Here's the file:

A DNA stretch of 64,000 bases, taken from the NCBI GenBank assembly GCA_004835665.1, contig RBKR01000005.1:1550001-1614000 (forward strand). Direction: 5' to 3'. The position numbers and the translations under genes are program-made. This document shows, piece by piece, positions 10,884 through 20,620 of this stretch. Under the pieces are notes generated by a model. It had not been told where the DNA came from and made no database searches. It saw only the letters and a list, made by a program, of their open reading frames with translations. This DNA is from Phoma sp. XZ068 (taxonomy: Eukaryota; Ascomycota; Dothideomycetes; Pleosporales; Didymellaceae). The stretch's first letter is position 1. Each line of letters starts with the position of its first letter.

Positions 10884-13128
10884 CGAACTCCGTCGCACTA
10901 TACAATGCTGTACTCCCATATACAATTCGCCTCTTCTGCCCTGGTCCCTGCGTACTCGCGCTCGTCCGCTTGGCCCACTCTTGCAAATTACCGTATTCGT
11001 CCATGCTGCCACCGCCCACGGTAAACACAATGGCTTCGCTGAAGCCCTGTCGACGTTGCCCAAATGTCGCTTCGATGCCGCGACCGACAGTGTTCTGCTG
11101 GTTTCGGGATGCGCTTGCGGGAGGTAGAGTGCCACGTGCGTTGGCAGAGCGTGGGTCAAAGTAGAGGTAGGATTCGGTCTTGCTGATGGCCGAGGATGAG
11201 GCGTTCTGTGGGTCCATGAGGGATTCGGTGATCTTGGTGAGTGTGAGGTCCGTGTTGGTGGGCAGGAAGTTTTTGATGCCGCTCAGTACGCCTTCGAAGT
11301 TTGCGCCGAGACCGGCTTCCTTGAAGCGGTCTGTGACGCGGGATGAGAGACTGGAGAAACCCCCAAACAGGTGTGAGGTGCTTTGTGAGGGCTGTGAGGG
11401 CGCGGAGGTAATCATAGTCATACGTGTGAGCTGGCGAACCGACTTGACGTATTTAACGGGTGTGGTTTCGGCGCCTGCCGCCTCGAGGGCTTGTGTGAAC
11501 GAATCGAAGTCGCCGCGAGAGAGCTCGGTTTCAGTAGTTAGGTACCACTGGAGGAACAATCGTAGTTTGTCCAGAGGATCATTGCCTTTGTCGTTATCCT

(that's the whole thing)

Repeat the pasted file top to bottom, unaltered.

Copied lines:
A DNA stretch of 64,000 bases, taken from the NCBI GenBank assembly GCA_004835665.1, contig RBKR01000005.1:1550001-1614000 (forward strand). Direction: 5' to 3'. The position numbers and the translations under genes are program-made. This document shows, piece by piece, positions 10,884 through 20,620 of this stretch. Under the pieces are notes generated by a model. It had not been told where the DNA came from and made no database searches. It saw only the letters and a list, made by a program, of their open reading frames with translations. This DNA is from Phoma sp. XZ068 (taxonomy: Eukaryota; Ascomycota; Dothideomycetes; Pleosporales; Didymellaceae). The stretch's first letter is position 1. Each line of letters starts with the position of its first letter.

Positions 10884-13128
10884 CGAACTCCGTCGCACTA
10901 TACAATGCTGTACTCCCATATACAATTCGCCTCTTCTGCCCTGGTCCCTGCGTACTCGCGCTCGTCCGCTTGGCCCACTCTTGCAAATTACCGTATTCGT
11001 CCATGCTGCCACCGCCCACGGTAAACACAATGGCTTCGCTGAAGCCCTGTCGACGTTGCCCAAATGTCGCTTCGATGCCGCGACCGACAGTGTTCTGCTG
11101 GTTTCGGGATGCGCTTGCGGGAGGTAGAGTGCCACGTGCGTTGGCAGAGCGTGGGTCAAAGTAGAGGTAGGATTCGGTCTTGCTGATGGCCGAGGATGAG
11201 GCGTTCTGTGGGTCCATGAGGGATTCGGTGATCTTGGTGAGTGTGAGGTCCGTGTTGGTGGGCAGGAAGTTTTTGATGCCGCTCAGTACGCCTTCGAAGT
11301 TTGCGCCGAGACCGGCTTCCTTGAAGCGGTCTGTGACGCGGGATGAGAGACTGGAGAAACCCCCAAACAGGTGTGAGGTGCTTTGTGAGGGCTGTGAGGG
11401 CGCGGAGGTAATCATAGTCATACGTGTGAGCTGGCGAACCGACTTGACGTATTTAACGGGTGTGGTTTCGGCGCCTGCCGCCTCGAGGGCTTGTGTGAAC
11501 GAATCGAAGTCGCCGCGAGAGAGCTCGGTTTCAGTAGTTAGGTACCACTGGAGGAACAATCGTAGTTTGTCCAGAGGATCATTGCCTTTGTCGTTATCCT